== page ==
The number of works in music theory is colossal, whatever the style (classical, jazz, and others). It is, therefore, important to work efficiently to play a little of everything and to be able to adapt quickly.
Here are some tips that will be covered over the next few weeks.
Why Learn Music Theory?
Music theory? We all heard about it one day, whether at school, among friends, at work, in music lessons … It has become a word banned for several years, replaced by “musical training.” It is to believe that the word solfège had a bad reputation. Certainly, the content of Musical Training is much broader than the music theory. And yet, the word Solfège is still very present in discussions, forums, school programs, and others. He hasn’t quite disappeared.
Here are some untruths: to say that music theory is useless is wrong? To say that we can make music without knowing music theory? If this is true, then you risk being limited, the worse you risk taking bad habits (wrong rhythms, bad reading of notes …). Moreover, if part of music theory consists of knowing how to read notes, developing a sense of rhythm … then all musicians do music theory without knowing it. More seriously, do not put your back on music theory, do a little but well, in any case, I will try to convince you that it is certainly a little personal investment but well done; it will save you time by the following.
Work Well In Music
Despite the promises of all kinds, learning music is still not easy … You will need time, patience, perseverance, and maybe a little luck (such as finding the ( good) teacher who suits you best). I will therefore give you some advice to work on your musical learning in an effective way. Even though online methods, internet videos, and virtual teachers have flourished on our computer and smartphone screens these past few years, the “chair and bone” teacher remains the best way to learn music and supervise yourself. Online methods can be complementary, but not sufficient. Beware of these online methods as well; some are good and some less. A teacher will give you a methodology, adapt, and advise you.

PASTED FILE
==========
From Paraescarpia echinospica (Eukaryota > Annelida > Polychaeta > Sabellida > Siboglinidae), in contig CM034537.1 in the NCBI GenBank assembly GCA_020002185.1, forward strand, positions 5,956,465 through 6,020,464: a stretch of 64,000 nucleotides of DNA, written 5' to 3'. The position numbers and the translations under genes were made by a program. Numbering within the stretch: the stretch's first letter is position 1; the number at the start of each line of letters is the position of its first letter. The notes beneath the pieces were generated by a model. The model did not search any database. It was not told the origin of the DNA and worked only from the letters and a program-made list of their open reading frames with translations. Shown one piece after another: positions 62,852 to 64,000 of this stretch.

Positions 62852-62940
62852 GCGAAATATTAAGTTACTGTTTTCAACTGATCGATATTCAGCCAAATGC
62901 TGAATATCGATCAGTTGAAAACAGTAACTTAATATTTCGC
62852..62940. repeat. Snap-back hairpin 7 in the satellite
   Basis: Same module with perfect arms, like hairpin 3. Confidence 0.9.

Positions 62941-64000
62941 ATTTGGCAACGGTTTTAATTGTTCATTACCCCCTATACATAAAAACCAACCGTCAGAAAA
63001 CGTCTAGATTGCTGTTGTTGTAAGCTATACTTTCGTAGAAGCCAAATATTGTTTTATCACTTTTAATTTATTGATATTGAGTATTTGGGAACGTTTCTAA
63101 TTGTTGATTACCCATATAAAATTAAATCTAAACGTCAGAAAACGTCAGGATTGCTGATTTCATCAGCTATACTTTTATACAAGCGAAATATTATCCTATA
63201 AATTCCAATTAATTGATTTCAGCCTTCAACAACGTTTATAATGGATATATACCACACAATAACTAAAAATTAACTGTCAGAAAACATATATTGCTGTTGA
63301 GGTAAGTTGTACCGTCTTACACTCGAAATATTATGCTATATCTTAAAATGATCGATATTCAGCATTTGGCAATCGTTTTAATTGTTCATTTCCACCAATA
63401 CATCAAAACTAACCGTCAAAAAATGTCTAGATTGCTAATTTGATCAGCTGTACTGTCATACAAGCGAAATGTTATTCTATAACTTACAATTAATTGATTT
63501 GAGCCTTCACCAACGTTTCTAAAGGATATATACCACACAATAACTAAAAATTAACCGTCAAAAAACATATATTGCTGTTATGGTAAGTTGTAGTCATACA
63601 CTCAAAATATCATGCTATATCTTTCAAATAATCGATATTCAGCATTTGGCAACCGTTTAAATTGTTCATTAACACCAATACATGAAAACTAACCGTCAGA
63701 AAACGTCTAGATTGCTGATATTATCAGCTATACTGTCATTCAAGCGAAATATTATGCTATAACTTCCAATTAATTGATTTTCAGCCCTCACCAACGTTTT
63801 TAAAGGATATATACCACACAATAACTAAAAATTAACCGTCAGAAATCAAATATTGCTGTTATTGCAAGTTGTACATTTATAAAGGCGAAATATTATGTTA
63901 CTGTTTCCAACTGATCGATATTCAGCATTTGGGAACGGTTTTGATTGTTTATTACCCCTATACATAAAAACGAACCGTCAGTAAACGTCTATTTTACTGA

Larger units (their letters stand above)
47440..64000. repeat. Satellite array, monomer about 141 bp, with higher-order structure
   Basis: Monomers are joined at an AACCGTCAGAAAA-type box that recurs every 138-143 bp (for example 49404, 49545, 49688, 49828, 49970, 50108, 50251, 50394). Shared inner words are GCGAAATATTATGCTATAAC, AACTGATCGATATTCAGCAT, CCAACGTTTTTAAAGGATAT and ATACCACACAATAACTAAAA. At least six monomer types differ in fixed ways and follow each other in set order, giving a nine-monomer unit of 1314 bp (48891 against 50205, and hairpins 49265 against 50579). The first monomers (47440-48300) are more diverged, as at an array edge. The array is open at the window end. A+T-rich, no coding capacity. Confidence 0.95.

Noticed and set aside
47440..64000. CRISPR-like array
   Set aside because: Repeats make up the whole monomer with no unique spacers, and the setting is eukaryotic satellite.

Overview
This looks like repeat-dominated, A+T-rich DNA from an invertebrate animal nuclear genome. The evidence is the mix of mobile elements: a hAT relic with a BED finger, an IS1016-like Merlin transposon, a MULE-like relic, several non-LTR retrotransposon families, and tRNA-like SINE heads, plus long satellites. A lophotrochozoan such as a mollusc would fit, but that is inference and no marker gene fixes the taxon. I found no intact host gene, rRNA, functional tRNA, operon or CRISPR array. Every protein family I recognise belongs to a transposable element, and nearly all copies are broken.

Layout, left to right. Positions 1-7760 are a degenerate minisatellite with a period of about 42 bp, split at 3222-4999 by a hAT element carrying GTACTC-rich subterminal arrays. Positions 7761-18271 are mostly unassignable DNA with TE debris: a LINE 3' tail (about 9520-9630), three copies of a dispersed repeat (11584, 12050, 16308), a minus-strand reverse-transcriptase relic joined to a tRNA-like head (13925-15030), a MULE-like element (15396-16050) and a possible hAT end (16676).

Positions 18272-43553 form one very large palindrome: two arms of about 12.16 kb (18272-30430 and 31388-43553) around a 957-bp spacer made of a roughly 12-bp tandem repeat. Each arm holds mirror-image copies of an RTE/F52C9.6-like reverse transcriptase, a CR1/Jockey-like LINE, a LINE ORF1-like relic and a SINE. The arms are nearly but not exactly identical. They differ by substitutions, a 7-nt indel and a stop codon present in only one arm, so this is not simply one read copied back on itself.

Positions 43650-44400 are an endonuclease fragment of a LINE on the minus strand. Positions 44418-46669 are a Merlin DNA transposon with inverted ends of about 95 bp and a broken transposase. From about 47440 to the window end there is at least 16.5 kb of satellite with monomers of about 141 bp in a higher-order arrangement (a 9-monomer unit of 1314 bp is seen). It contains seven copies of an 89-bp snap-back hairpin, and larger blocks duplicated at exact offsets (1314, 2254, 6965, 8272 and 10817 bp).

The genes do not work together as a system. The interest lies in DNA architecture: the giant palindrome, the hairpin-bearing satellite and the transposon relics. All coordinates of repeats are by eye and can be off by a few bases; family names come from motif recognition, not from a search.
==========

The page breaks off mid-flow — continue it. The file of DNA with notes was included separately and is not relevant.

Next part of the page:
Before You Play, Watch!
Before even starting to play, you must know how to analyze, learn about, and read the score you want to play. A reading and a few questions to ask yourself are undoubtedly necessary before you start headlong. The answers provided will allow you to play better, to progress more quickly. So you have to take a little time before you start working. For example, you must be able to know the key of the song, identify the alterations, have a good vision of the staff and its measures (the repeats, the possible modulations, possible changes of keys), the tempo, the rhythm, and more generally, identify all the musical symbols that appear on the staff.